We have been discussing the expanding number of terms and phrases deemed racist or, in the new lexicon, a form of “microagression” against minority groups. An example this week is found in the decision of the Port Authority in Pittsburgh stripping buses of its new ad campaign after complaints that “Ziggin Zaggin” is racially offensive because it reminds riders of the n-word when read backwards.
The Port Authority that “. . . due to recent complaints about how this message appears when read backward, we have decided to remove the message from our vehicles.” That will take days and added expense. In all honestly, I really did not get the slogan or why it was selected. However, the decision is being debated as to whether we are becoming too prone to injury or offense in our society.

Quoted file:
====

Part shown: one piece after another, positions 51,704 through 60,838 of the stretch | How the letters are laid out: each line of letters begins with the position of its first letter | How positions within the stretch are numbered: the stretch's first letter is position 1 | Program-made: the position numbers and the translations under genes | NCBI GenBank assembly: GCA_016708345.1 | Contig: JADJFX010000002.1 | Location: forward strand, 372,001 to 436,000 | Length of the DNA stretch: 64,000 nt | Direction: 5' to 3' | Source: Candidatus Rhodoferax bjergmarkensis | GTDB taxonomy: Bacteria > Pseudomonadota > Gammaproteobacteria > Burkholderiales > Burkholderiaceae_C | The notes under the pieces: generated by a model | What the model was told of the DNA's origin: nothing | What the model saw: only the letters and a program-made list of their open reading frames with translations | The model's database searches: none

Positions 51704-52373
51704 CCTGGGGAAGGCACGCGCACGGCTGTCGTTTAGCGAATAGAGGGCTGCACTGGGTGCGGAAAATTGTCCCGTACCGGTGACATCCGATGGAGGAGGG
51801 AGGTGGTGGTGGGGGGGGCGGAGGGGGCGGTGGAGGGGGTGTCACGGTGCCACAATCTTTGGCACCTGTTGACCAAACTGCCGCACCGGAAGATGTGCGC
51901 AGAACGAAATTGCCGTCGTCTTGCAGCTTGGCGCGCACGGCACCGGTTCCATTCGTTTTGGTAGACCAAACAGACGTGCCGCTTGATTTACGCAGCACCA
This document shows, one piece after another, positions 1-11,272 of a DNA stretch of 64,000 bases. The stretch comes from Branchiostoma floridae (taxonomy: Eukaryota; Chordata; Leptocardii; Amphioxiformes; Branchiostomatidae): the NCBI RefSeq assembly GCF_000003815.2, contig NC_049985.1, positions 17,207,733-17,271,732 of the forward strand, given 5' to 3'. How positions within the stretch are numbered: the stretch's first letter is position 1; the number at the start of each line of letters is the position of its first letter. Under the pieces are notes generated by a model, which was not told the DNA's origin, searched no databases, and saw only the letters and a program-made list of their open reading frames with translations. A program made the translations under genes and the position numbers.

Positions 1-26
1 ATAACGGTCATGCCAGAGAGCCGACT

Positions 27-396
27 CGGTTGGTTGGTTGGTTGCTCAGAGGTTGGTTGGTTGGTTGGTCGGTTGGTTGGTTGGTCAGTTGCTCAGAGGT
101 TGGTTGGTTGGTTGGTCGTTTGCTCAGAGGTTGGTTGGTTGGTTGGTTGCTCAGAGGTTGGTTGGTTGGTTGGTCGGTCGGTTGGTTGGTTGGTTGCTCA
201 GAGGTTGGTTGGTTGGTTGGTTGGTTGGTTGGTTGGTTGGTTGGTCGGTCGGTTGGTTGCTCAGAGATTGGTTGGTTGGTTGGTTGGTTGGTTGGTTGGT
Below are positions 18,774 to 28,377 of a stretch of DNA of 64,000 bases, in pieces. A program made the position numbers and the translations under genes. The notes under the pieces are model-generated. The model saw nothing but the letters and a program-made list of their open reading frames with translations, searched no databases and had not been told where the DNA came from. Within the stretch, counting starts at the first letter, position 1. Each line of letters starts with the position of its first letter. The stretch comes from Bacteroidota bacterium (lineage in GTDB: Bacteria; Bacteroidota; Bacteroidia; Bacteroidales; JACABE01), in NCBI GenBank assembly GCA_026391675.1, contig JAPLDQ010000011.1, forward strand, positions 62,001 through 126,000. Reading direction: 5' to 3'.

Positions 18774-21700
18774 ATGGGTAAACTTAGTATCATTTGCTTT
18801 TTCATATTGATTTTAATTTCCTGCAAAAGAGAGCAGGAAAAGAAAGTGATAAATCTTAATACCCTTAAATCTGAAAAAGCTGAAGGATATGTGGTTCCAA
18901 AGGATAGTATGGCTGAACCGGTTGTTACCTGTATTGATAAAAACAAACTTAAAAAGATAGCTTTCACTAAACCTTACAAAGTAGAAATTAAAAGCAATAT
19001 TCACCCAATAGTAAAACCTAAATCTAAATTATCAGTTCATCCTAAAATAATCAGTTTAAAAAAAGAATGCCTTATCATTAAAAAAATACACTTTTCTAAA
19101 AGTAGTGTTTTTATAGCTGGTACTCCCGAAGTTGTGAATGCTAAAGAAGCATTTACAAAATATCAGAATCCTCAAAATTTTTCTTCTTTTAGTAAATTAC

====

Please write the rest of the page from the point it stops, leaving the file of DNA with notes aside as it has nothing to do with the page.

This controversies raise the difficult question of where or how to draw the line when some object to an interpretation or reaction to particular words. I expect some would be surprised to see the word “Naggaz” or “Niggiz” in a reverse image in a car mirror and would take a second look. However, is that enough to deem the slogan offensive?
What do you think?